Acerra (Italian: [aˈtʃɛrra]) is a town and comune of Campania, southern Italy, in the Metropolitan City of Naples, about 15 kilometres (9 miles) northeast of the capital in Naples. It is part of the Agro Acerrano plain.

Aerial photo of Acerra
Aerial photo of Acerra
Coat of arms of Acerra
Location of Acerra
Acerra is located in Italy
Location of Acerra in Italy
Acerra is located in Campania
Acerra (Campania)
Coordinates: 40°57′N 14°22′E / 40.950°N 14.367°E / 40.950; 14.367Coordinates: 40°57′N 14°22′E / 40.950°N 14.367°E / 40.950; 14.367
Metropolitan cityNaples (NA)
FrazioniGaudello, Pezzalunga
 • MayorRaffaele Lettieri (UdC)
 • Total54.71 km2 (21.12 sq mi)
26 m (85 ft)
 (31 December 2017)[2]
 • Total59,910
 • Density1,100/km2 (2,800/sq mi)
Time zoneUTC+1 (CET)
 • Summer (DST)UTC+2 (CEST)
Postal code
Dialing code081
Patron saintSt. Cuono and Conello
Saint day29 May
WebsiteOfficial website


Acerra is one of the most ancient cities of the region, probably founded by the Osci with the name of Akeru (Latin: Acerrae, Ancient Greek: Ἀχέρραι). It first appears in history as an independent city during the great war of the Campanians and Latins against Rome; shortly after the conclusion of which, in 332 BC, the Acerrani, in common with several other Campanian cities, obtained the Roman "civitas," but without the right of suffrage. The period at which this latter privilege was granted them is not mentioned, but it is certain that they ultimately obtained the full rights of Roman citizens.[3]

In the Second Punic War it was faithful to the Roman alliance, on which account it was besieged by Hannibal in 216 BC, and being abandoned by the inhabitants in despair, was plundered and burnt. But after the expulsion of Hannibal from Campania, the Acerrani, with the consent of the Roman senate, returned to and rebuilt their city in 210 BC.[4]

Acerra served as a Roman base during the Social War in 90 BC.[5] During the Social War it was besieged by the Samnite general, Gaius Papius Mutilus, but offered so vigorous a resistance that he was unable to reduce it.[6] Virgil praises the fertility of its territory, but the town itself had suffered so much from the frequent inundations of the river Clanius, on which it was situated, that it was in his time almost deserted.[7] It subsequently received a colony under Augustus,[8] and Strabo speaks of it in conjunction with Nola and Nuceria, apparently as a place of some consequence. It does not seem, however, to have retained its colonial rank, but is mentioned by Pliny as an ordinary municipal town.[9][10]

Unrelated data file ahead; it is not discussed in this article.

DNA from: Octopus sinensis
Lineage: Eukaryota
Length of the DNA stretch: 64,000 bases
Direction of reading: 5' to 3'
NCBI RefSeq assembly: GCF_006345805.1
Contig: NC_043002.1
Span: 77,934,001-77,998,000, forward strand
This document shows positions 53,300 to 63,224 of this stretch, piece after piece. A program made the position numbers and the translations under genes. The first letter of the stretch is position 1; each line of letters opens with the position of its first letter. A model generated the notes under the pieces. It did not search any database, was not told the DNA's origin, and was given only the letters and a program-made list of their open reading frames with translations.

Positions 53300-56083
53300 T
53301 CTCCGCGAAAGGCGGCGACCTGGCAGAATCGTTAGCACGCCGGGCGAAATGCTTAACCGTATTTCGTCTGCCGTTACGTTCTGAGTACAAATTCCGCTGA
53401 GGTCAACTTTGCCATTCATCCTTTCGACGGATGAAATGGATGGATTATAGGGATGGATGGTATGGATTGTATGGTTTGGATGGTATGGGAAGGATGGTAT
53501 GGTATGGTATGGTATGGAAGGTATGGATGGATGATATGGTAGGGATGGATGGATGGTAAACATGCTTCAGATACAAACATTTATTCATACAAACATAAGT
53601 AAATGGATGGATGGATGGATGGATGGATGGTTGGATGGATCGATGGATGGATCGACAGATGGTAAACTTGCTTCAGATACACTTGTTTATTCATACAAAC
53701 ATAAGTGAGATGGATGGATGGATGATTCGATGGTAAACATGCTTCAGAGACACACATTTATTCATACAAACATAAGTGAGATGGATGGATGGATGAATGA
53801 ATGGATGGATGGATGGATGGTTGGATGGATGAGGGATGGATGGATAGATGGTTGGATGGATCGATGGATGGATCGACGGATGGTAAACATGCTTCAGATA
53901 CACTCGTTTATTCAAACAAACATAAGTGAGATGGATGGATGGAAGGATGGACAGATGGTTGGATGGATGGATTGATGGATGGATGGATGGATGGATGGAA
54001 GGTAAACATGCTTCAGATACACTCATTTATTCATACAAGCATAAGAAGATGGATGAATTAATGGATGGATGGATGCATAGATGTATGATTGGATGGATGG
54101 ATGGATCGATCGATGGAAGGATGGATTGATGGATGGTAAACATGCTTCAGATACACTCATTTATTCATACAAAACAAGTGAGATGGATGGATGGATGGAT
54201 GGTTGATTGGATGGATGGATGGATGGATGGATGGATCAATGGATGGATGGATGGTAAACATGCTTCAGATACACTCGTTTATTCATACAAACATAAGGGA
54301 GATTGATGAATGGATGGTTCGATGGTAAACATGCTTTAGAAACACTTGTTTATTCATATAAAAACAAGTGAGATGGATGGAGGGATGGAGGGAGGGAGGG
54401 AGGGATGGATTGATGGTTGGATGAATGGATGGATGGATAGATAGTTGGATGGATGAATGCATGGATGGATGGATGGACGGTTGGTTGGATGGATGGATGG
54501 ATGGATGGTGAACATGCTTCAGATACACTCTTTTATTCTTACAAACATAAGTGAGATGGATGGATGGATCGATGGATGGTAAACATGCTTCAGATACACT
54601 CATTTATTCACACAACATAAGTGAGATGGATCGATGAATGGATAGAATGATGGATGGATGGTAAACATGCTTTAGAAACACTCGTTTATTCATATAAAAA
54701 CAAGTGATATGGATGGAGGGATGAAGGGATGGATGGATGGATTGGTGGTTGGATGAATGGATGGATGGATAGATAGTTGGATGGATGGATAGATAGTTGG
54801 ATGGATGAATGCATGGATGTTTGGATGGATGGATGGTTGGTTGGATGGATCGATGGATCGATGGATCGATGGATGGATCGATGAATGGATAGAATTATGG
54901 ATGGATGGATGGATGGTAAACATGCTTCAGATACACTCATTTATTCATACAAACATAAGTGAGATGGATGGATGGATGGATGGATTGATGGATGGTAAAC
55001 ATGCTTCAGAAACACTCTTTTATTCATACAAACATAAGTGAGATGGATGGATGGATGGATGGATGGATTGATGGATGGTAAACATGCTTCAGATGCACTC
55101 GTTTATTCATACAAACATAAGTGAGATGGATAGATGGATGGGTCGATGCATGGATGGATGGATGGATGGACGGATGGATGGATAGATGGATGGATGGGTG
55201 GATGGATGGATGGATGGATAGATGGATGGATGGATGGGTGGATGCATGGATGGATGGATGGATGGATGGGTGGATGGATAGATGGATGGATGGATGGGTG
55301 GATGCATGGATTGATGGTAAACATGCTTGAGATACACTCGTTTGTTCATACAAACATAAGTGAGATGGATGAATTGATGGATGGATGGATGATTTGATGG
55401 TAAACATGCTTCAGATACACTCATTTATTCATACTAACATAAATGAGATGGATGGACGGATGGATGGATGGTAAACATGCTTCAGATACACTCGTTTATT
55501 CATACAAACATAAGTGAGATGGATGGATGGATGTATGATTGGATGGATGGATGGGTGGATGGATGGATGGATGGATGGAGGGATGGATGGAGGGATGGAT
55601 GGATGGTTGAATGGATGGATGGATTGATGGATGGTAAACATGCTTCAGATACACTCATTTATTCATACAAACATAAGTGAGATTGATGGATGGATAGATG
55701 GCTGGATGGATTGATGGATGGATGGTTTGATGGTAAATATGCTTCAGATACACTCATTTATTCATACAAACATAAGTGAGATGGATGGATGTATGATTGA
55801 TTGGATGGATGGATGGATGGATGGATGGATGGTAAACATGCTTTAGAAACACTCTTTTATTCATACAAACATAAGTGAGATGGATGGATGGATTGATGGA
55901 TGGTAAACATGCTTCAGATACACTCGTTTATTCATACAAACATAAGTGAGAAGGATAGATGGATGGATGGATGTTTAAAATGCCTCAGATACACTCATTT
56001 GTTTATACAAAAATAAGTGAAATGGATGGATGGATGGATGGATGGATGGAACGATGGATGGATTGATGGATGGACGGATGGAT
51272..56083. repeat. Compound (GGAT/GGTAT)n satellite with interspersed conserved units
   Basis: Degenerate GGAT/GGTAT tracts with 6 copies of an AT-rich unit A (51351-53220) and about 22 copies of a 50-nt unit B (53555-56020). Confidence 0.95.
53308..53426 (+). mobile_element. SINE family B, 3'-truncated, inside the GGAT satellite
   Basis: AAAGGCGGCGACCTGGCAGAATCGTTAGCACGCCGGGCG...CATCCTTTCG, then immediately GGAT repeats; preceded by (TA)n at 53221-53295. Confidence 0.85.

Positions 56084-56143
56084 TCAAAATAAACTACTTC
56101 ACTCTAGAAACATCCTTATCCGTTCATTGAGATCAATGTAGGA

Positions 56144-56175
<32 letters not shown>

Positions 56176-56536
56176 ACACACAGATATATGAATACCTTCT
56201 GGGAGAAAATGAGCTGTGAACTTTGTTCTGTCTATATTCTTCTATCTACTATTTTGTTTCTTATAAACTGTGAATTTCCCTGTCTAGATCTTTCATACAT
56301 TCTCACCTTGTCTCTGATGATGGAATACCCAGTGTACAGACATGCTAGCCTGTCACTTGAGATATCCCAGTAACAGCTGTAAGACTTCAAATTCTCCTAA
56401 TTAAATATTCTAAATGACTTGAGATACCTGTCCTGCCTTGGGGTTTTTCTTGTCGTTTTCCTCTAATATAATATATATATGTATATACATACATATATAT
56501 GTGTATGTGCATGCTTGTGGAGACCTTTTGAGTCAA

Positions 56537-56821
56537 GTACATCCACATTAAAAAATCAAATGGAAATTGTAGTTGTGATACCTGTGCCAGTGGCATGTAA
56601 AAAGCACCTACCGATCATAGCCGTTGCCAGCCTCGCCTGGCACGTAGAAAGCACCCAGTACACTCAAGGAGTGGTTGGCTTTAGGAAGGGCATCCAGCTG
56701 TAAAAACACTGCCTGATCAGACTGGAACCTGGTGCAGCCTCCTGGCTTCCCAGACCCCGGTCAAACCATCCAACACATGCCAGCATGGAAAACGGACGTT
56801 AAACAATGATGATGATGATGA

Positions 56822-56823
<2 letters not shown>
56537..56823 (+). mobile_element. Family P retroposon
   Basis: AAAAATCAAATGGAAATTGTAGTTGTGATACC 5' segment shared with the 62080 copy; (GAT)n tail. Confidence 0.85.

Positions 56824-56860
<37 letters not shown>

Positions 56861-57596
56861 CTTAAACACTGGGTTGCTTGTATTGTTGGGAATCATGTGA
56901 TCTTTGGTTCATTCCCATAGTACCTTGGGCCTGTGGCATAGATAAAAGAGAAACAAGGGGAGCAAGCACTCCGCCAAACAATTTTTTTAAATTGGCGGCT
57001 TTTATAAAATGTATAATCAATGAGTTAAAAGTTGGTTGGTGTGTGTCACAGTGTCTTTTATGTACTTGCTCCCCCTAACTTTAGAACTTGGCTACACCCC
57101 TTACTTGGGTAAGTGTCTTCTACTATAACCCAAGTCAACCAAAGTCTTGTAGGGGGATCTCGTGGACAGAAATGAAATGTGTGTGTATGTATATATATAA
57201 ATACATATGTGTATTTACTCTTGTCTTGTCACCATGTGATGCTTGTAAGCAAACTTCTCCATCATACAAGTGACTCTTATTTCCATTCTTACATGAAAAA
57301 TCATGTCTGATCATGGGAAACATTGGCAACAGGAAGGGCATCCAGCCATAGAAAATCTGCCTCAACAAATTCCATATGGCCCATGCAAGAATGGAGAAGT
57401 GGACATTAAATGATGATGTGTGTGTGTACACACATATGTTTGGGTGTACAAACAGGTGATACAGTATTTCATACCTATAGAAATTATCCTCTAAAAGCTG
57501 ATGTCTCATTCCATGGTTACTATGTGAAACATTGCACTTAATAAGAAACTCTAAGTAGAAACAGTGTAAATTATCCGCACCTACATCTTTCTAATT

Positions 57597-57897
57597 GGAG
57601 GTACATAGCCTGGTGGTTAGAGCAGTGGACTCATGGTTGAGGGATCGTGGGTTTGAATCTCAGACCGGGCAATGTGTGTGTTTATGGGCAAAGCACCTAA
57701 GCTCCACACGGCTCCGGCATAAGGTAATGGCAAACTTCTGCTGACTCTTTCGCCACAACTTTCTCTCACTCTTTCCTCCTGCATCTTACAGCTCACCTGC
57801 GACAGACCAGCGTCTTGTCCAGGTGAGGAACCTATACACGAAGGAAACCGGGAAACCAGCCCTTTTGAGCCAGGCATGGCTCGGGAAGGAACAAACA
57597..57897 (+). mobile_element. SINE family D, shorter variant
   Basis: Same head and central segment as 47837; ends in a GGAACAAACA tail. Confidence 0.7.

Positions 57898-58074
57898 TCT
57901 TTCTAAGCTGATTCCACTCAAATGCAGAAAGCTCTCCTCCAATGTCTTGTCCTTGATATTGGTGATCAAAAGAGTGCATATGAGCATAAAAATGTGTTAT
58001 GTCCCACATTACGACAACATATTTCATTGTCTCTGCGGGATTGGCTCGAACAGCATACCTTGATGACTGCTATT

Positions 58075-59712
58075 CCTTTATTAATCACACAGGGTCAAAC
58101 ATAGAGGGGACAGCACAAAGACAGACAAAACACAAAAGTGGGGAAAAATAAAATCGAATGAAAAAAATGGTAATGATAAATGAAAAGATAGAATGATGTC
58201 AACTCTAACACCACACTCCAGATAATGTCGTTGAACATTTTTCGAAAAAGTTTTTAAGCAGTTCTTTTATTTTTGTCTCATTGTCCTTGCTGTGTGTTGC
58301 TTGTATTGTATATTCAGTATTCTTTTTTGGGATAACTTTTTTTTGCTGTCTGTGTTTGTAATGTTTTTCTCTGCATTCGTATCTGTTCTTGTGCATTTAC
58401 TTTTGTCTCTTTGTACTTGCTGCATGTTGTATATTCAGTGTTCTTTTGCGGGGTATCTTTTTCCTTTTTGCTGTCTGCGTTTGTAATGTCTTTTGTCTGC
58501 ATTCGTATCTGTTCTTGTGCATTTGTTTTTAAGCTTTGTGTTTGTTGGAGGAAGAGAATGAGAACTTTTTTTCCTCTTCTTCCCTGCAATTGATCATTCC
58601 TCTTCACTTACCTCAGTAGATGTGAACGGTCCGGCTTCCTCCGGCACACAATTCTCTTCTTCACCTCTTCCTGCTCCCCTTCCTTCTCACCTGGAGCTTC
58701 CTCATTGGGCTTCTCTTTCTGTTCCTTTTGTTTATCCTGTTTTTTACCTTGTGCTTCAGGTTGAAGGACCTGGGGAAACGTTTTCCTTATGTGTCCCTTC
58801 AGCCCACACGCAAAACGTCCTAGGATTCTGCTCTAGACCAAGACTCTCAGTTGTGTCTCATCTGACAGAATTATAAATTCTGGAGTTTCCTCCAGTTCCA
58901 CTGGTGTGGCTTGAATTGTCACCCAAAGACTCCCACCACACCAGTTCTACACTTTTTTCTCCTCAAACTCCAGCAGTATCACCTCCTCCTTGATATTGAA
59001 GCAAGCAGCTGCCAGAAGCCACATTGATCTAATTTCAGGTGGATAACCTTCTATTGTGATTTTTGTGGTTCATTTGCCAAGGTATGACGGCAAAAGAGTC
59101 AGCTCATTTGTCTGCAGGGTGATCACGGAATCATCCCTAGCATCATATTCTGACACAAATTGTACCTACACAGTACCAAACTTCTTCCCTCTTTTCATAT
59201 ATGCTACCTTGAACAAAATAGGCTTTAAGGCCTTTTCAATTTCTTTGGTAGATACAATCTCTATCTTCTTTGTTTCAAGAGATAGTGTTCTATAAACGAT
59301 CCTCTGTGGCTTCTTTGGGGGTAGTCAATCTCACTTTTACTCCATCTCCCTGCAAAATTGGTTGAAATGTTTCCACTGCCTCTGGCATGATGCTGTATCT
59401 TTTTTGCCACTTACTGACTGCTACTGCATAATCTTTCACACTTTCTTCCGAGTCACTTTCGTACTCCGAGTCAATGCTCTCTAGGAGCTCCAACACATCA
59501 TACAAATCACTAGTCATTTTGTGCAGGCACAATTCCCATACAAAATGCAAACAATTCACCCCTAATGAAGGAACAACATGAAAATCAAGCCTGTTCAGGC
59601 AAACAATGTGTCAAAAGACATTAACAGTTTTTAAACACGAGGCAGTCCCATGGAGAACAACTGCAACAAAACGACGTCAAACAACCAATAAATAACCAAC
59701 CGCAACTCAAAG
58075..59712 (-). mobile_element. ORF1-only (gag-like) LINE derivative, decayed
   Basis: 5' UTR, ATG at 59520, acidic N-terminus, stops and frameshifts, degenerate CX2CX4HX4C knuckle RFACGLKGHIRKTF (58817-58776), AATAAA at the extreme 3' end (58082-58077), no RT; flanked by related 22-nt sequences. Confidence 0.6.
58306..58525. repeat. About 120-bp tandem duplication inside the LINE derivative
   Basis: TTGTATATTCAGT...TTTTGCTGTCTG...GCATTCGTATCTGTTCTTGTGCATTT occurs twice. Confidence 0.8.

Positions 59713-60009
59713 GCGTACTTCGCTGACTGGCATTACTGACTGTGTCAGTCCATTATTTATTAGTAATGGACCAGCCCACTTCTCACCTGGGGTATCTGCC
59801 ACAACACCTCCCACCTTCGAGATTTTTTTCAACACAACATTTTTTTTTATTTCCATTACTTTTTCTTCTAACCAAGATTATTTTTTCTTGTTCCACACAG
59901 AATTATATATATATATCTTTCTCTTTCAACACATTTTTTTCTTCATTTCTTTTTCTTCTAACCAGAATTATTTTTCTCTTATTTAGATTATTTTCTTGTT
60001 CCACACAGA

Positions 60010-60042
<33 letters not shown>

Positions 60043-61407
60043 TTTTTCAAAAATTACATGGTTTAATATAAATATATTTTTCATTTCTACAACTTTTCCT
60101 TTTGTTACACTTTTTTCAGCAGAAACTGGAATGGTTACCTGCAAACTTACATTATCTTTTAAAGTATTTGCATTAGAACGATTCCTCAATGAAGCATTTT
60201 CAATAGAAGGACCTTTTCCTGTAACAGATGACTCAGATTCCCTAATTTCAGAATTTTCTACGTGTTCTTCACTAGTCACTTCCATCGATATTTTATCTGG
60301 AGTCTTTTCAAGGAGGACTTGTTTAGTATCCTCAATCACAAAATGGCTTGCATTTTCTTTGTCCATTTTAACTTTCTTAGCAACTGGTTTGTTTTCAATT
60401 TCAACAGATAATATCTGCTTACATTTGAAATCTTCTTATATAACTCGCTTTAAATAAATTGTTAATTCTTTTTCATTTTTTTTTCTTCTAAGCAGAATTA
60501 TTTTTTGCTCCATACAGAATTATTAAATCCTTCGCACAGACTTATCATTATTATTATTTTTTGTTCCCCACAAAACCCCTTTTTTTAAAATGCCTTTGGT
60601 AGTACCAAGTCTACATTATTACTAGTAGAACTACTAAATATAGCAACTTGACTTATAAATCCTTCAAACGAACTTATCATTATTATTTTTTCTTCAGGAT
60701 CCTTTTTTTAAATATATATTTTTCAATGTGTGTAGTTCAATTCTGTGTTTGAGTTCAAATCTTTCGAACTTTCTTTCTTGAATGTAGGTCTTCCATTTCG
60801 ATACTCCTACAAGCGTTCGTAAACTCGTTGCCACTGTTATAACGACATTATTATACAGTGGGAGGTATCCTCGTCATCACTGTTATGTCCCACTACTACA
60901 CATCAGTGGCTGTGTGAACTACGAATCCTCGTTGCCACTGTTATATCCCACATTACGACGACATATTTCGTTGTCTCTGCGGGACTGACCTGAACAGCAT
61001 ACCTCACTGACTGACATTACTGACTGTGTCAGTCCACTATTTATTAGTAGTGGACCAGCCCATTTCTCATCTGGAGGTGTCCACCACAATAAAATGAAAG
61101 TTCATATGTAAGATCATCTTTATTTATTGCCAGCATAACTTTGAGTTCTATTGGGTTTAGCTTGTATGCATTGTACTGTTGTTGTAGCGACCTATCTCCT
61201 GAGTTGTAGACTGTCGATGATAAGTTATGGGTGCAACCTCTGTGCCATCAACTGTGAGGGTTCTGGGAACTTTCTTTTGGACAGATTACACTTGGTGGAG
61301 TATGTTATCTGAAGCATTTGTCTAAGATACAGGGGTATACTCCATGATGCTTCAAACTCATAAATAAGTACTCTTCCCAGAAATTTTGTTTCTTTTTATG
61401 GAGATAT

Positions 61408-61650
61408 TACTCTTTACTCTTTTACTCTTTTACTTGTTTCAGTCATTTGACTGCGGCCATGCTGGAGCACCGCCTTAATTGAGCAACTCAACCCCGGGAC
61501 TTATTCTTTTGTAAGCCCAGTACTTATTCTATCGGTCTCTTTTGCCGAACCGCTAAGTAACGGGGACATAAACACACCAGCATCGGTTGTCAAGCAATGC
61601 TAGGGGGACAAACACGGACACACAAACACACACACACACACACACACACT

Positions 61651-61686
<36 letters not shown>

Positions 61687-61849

In 826 the Lombards built here a castle, later destroyed by Bono of Naples. In 881 it was sacked by the Saracens. Later it was a Norman possession, the seat of a county. As part of the Kingdom of Naples, it was a fief of the Aquino, the Origlia, the Orsini del Balzo and, from 1496 until 1812, the Cardenas. From 1927 it was part of the province of Terra di Lavoro. On 1 October 1943, whilst the city was occupied by the forces of Nazi Germany, the Germans massacred 110 civilians, in one of the bloodiest massacres in Campania; a memorial was erected to the victims.[11]

Acerra is a suburb of Naples. In the 1990s to the 2000s, a waste management crisis broke out in the city as a result of illegal dumping by the Camorra. Majority of the waste was dumped in the region between Acerra, Nola, and Marigliano, referred to as the "Triangle of Death". A 2004 study by Alfredo Mazza published in The Lancet Oncology revealed that deaths by cancer in the area are much higher than the European average.[12] In 2009, the Acerra incineration facility was completed at a cost of over €350 million. The incinerator burns 600,000 tons of waste per year to produce refuse-derived fuel. The energy produced from the facility is enough to power 200,000 households per year.[13]

Main sightsEdit

  • Acerra Cathedral, originally built over an ancient temple of Hercules and remade in the 19th century. It houses some Baroque canvasses from the 17th century. Annexed is the Bishop's Palace.
  • Church of Corpus Domini (16th century).
  • Church of Annunziata (15th century), with a 12th-century crucifix and a 15th-century Annunciation attributed to Dello Delli.
  • Church of San Pietro (16th-17th centuries)
  • Baronial Castle.
  • Archaeological area of Suessula. Location 40°59'23.47"N 14°23'53.41"E


  1. ^ "Superficie di Comuni Province e Regioni italiane al 9 ottobre 2011". Italian National Institute of Statistics. Retrieved 16 March 2019.
  2. ^ "Popolazione Residente al 1° Gennaio 2018". Italian National Institute of Statistics. Retrieved 16 March 2019.
  3. ^ Livy. Ab Urbe Condita Libri (History of Rome). Vol. 8.17.
  4. ^ Livy. Ab Urbe Condita Libri (History of Rome). Vol. 23.17, 27.3.
  5. ^ Canby, Courtland. The Encyclopedia of Historic Places. (New York: Facts of File Publications, 1984) p. 6
  6. ^ Appian, B.C. 1.42, 45.
  7. ^ Virg. G. 2.225; and Servius ad loc.; Sil. Ital. 8.537.
  8. ^ Lib. Colon. p. 229.
  9. ^ Strabo. Geographica. Vol. v. pp. 247, 249. Page numbers refer to those of Isaac Casaubon's edition.
  10. ^ Pliny. Naturalis Historia. Vol. 3.5.9.
  11. ^ "Eccidio nazista del 1943: Sistemata e scoperta una lapide a memoria della strage – Oblò Magazine".
  12. ^ Kathryn Senior and Alfredo Mazza, Italian “Triangle of death” linked to waste crisis, The Lancet Oncology, Volume 5, Issue 9, September 2004, Pages 525–527.
  13. ^ EJOLT. "Urban waste incinerator of Acerra, Italy - EJAtlas". Environmental Justice Atlas.

  This article incorporates text from a publication now in the public domainSmith, William, ed. (1854–1857). "Acerrae". Dictionary of Greek and Roman Geography. London: John Murray.

External linksEdit

  • Acerrae in William Smith's Dictionary of Greek and Roman Geography (1854).